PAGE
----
8. Centripetal Forces & Gravitation

Geosynchronous Orbits

# Find Mars' period, given synchronous satellite

Patrick Ford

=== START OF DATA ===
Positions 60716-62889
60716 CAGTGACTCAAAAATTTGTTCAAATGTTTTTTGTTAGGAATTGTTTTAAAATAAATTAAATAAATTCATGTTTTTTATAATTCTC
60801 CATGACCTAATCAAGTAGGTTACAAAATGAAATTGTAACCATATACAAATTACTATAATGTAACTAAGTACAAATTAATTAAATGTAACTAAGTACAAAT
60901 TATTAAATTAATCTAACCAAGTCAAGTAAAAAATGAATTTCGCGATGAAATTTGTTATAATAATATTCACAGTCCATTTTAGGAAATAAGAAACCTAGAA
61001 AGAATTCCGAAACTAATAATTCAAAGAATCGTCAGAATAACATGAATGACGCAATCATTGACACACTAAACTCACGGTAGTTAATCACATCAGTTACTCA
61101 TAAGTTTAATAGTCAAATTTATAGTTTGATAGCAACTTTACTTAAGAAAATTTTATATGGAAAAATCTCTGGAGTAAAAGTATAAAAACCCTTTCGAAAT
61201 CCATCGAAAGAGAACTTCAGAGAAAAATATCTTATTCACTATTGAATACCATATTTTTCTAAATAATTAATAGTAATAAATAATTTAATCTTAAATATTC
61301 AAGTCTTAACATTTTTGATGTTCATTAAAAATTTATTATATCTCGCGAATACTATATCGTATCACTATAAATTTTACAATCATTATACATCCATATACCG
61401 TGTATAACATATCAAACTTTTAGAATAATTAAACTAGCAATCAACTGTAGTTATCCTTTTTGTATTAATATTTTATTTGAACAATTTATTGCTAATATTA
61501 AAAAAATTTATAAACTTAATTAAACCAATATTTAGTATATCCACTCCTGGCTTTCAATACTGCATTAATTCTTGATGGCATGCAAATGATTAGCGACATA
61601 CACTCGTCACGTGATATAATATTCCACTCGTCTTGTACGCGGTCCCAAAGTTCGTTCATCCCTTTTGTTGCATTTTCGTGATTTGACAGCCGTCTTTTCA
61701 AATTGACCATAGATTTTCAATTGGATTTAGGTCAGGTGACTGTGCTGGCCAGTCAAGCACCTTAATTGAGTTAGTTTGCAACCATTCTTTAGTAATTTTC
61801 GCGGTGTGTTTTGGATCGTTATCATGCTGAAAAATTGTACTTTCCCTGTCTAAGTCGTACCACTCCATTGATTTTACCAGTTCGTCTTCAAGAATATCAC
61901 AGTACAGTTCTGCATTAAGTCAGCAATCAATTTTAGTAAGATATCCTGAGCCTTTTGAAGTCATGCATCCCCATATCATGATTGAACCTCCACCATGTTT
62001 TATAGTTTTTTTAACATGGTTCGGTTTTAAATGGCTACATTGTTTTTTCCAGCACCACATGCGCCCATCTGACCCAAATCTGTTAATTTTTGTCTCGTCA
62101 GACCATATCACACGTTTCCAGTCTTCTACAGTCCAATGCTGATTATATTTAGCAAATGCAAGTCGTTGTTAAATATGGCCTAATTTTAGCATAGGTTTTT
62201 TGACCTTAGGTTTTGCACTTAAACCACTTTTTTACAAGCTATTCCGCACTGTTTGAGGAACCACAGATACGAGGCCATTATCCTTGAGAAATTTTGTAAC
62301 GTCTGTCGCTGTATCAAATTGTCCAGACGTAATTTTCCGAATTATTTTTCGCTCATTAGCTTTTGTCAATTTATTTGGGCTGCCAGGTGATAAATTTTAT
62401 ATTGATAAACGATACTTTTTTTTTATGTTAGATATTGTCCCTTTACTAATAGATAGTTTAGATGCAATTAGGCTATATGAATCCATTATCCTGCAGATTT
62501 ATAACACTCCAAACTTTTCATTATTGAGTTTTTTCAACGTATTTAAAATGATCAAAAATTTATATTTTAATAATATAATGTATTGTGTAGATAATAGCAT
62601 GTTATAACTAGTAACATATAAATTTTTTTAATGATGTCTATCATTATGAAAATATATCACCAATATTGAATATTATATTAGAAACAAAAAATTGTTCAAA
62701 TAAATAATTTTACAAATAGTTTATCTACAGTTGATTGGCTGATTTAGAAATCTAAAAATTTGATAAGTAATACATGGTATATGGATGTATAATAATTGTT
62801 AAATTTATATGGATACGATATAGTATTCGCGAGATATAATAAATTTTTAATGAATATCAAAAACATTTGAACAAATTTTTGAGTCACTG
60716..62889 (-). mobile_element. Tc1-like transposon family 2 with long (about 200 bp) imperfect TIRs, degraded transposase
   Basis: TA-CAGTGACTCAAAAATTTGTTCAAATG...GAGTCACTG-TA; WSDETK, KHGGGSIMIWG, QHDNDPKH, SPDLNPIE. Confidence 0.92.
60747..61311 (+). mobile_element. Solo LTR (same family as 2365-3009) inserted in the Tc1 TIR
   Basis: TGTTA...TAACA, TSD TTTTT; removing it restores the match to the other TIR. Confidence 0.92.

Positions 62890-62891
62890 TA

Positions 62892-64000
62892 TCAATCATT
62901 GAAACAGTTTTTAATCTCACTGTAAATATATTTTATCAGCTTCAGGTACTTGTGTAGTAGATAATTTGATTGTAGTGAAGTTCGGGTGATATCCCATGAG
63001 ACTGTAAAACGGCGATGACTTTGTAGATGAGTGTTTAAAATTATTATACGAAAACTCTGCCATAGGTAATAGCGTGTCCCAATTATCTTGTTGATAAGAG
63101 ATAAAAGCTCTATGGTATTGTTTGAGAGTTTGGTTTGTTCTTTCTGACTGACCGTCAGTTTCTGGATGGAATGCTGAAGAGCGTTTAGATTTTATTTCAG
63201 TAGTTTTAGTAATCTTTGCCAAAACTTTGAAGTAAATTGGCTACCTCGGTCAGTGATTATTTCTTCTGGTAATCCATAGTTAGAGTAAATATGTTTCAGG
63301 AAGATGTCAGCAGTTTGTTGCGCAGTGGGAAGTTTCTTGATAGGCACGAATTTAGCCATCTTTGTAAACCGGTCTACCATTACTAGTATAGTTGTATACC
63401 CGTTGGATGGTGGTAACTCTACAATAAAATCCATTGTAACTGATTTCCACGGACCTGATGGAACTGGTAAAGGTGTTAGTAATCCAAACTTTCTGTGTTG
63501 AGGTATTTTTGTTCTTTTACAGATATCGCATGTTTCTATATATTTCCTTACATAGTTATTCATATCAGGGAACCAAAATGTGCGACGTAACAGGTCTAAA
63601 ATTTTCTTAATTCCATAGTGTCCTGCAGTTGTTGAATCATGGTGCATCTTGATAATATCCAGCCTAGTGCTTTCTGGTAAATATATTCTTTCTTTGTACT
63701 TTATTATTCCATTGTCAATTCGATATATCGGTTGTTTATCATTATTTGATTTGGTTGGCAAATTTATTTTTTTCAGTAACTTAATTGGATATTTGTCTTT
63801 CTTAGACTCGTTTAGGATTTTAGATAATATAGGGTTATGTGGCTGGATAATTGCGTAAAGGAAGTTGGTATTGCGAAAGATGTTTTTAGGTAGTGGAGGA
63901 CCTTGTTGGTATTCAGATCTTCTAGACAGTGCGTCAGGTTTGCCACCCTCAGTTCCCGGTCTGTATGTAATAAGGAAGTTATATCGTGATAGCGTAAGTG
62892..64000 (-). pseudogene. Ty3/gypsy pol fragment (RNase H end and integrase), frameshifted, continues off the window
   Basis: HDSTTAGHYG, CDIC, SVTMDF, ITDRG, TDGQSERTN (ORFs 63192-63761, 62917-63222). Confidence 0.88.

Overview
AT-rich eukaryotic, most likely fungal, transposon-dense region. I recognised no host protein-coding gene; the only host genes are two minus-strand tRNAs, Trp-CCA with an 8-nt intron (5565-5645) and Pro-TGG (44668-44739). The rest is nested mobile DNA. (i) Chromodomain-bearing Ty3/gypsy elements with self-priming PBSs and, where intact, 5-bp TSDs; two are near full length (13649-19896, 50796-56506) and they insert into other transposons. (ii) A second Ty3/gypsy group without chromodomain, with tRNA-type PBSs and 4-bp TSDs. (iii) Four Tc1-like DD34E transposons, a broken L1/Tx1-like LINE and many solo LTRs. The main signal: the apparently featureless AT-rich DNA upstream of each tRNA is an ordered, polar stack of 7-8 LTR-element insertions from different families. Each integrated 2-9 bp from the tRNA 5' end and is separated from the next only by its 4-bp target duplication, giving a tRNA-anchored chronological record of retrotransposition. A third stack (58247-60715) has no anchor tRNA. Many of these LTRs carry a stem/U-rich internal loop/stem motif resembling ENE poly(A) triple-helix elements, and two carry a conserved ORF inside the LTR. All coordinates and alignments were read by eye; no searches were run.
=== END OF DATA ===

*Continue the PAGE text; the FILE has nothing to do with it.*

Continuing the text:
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Alright, guys. So, in this problem we're asked to calculate with a period of Mars rotation is assuming that we have a satellite in synchronous orbit. So let's go ahead and draw the diagram real quick. Got Mars right here. I'm gonna have a synchronous orbit around it. So I'm told that there is a satellite here at some some distance. I'm told that there's a satellite and that satellite is in synchronous orbit and it has a velocity. The velocity is equal to 14. 50. And when I'm supposed to do is figure out what the period of Mars rotation is. So I need to figure out what T planet is, but I'm just gonna write team ours. So that's really our target variable for this problem. What is T Mars? Okay, so we've got a synchronous orbit, right? And so what you need to remember about synchronous orbits is that the period of the satellite that's orbiting it is equal to the period of the planet's rotation. So that's what we need to use for this problem. So t Mars, Where does that? Where does that variable pop up in our equations? It pops up in the synchronous orbits equations. So let's go ahead and start there. So we've got our synchronous is equal to I've got the cube root Then I've got G And then I've got the mass of Mars that I've got the period of Mars squared divided by four pi squared. So I really just solving for what this t Mars is equal to. So let's go ahead and start isolating that variable. I've got a que both sides so I've got our sink Cube is equal to g mass Mars team R squared, divided by four pi squared. And then when I move everything over to the other side, I get four pi squared are sink cubed over g times the mass of Mars and that's equal to t Mars. And that's squared, right? So let's take a look at all of these variables. This is just a constant gravitational constant I have with the mass of Mars is in this table right here. So the only thing I don't know is that orbital distance. I've never told any information about the orbital distance of this thing, so let's see how we can use something else about this problem to solve for that right, if I can figure out what that are synchronous is that I can figure out what team ours is. So how do I figure out what that little are is? Let's see, we've got our equations here and all of them involve our but it will see a lot of them involved T SATs, which is what I'm trying to find or t planet. So I can't use these equations. So let's see, I'm gonna have to use my satellite TV satellite equations and there's two basic ones I can use. I can use the square G ever gm over r. I can use this two pi r over tea. But if I take a look at this right here, one of the variables is the variable I'm trying to look for, which is t and then the other one is are so I can't use that equation because it involves two unknowns. So let's instead start with the V sat equation. So I got V sat equals the square root of G times mass over. Little are I'm trying to find out what this little our is and I actually have with the velocity of this satellite is and then these two are just constants. So let's go ahead and salt for that. Little are so I've got a square, both sides. So I've got ve sat squared equals GM over R. Now, I just gotta basically isolate our by trading places with the visa. So we got our equals. I've got g m over V. Sat squared is equal to then I've got let's see, 6.67 times, 10 to the minus 11. I've got the mass of Mars, right? The massive Mars, which is equal to I've got 6.42 times to the What is that? That is 23 and then I got divided by V Sat square. That's 14 50 that's squared. And if you do that, you should get our is equal to Let's see, I got 2.4 times 10 to the seventh, and that's in meters. So I'm gonna take this our distance. I'm gonna plug it back all the way into this equation and then solve for t Mars. So if I go in to do that and start just plugging in all of these variables, I got four pi squared. Then I've got 2.4 times. 10 to the seventh. I'm gonna cube that. Then you've got a divided by 6.67 times 10 to the minus 11 and then multiplied by six points 42 times 10 to the 23. And if you do that, you're gonna get T Mars squared, which is equal to Let's see, I got 7.83 times 10 to the ninth. But we're not done yet because again, we have that t squared. So if you take the square roots, we're gonna find that the rotation period of Mars is equal to about 88,470 seconds, which is about 24 point six hours. And this is actually the right answer. It's pretty amazing how we use two pieces of information, which is a synchronous orbit and the velocity of that synchronous orbit. We can actually figure out the rotation period of an entire planet. It's pretty cool. Let me know if you guys have any question with this. But that's the final answer. Alright, guys, we'll see the next one

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